Another coach Brandon Stanley, the new coach of the Los Angeles Chargers, inherited the best job available in this head coaching carousel. Taking upon a team that in many eyes has the talent to win now. However, coach Stanley has a very short resume when it comes to football as just five years ago, he was coaching college Division III football, according to NFL reports. 

Again, no one is saying coach Stanley will do a bad job; however, he is easily the riskiest out of all the coaching hires and not only did he land a head coaching job but, the heading coaching job of a pretty talented football team. Something that cannot be said for many Black coaches who receive jobs as head coaches in the NFL. 

It’s no surprise that when Black coaches land a job in the NFL as a head coach it’s unlikely that it’s a good one. Black coaches are put in an environment where they are most likely unable to succeed. A prime example of this is David Culley, the only Black coach hired this offseason for the Houston Texans. Culley, unlike his other hired head coaching counterparts, is inheriting undoubtedly the worst coaching job available. 

The Houston Texans are not only coming off of a miserable season in which the team finished 4-12. However, the team is also in great flux and uncertainty with Quarterback Deshaun Watson, arguably the best player on the Texans squad, who recently requested a trade. To make matters worse, the team doesn’t own its high first-round draft pick which could’ve been used to acquire a replacement for Watson. 

Though many people want David Culley to be successful he is facing incredible odds for his first coaching job. This is where the frustration from many Black coaches in the NFL and other minorities in the NFLPA comes from, as we watch a white coach who was coaching Division III five years ago get the best job available and the only Black coach hired, receives the worst coaching job available.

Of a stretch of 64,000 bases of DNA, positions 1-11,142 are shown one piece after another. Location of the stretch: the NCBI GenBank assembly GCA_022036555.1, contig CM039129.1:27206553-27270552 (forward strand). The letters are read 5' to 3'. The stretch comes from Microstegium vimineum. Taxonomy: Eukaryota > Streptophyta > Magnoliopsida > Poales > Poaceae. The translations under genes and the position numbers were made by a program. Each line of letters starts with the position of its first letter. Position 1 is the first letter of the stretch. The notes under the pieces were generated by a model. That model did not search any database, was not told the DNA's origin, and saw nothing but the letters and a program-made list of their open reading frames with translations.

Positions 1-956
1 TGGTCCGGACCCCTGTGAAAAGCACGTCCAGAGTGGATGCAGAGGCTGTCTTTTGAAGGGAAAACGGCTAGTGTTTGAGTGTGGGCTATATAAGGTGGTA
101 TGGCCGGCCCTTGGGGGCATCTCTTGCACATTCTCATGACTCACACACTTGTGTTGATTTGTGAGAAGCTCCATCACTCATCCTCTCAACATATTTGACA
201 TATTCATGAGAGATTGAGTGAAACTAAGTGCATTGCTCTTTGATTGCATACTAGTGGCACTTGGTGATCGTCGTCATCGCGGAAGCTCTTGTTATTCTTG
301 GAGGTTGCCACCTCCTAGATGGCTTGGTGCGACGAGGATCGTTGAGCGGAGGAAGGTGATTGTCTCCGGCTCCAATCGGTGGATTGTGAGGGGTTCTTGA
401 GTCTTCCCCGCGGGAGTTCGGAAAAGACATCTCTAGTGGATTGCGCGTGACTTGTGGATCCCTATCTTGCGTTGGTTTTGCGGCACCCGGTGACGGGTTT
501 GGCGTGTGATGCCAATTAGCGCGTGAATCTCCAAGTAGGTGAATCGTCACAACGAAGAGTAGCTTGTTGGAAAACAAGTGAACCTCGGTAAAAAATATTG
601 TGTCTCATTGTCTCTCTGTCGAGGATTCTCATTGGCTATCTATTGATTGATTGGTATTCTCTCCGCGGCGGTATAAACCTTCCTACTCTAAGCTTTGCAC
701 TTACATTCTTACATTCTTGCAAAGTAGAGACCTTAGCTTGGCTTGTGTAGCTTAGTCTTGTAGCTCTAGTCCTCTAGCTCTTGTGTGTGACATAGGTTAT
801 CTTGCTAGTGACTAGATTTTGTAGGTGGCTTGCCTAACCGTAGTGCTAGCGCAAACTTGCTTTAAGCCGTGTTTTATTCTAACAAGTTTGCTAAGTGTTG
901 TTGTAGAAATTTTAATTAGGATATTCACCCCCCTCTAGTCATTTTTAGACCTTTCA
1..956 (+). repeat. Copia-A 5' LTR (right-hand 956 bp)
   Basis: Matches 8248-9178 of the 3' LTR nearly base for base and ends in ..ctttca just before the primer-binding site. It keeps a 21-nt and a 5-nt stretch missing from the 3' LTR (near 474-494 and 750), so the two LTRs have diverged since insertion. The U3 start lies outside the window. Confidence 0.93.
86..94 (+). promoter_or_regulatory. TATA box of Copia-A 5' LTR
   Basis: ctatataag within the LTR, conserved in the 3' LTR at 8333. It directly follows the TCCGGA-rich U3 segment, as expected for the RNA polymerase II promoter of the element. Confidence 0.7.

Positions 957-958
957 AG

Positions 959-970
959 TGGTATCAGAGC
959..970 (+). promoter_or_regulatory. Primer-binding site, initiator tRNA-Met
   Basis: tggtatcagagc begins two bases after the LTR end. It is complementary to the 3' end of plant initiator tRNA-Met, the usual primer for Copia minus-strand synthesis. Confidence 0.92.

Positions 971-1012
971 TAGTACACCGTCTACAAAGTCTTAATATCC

Brooklyn Law School professor, Jodi Balsam, who worked for the NFL as an in-house lawyer from 1994-2006 told The Washington Post, “Diversity hires alone are not the solution if you have a team that does not provide the environment for the diverse hires to succeed.”

Nonetheless, the NFL did not make the strides that many had hoped it would, especially with the current state of the country and the league. However, many still believe that people of color gaining more positions of power can be achieved by breaking the stereotypical thinking of owners. 

The question is how due to the league’s “copycat league” approach. What this entails is that the owners need a mindset change and that by seeing current people of color lead teams to be successful, other teams will eventually follow suit, according to USA Today

This is primarily the reason most people were ecstatic about the NFL’s latest Super Bowl LV. It  consisted of four out of six Black coordinators for both teams — three being part of the Tampa Bay Buccaneers. 

Two aforementioned coaches in Eric Bieniemy and Todd Bowles took part in this meaningful Super Bowl, adding to their already lengthy resumes. 

The Tampa Bay Buccaneers were the winners of this year’s Super Bowl becoming the first team ever to win a Superbowl with all three Black coordinators. 

Nevertheless, the question still lies: Will this motivate NFL owners to drop their stereotypical thinking and hire more minorities as head coaches in the NFL? 

Though we have to wait to see, it’s undeniable that Black coaches are continuously building their resumes, making it increasingly harder for NFL owners to continue to overlook them.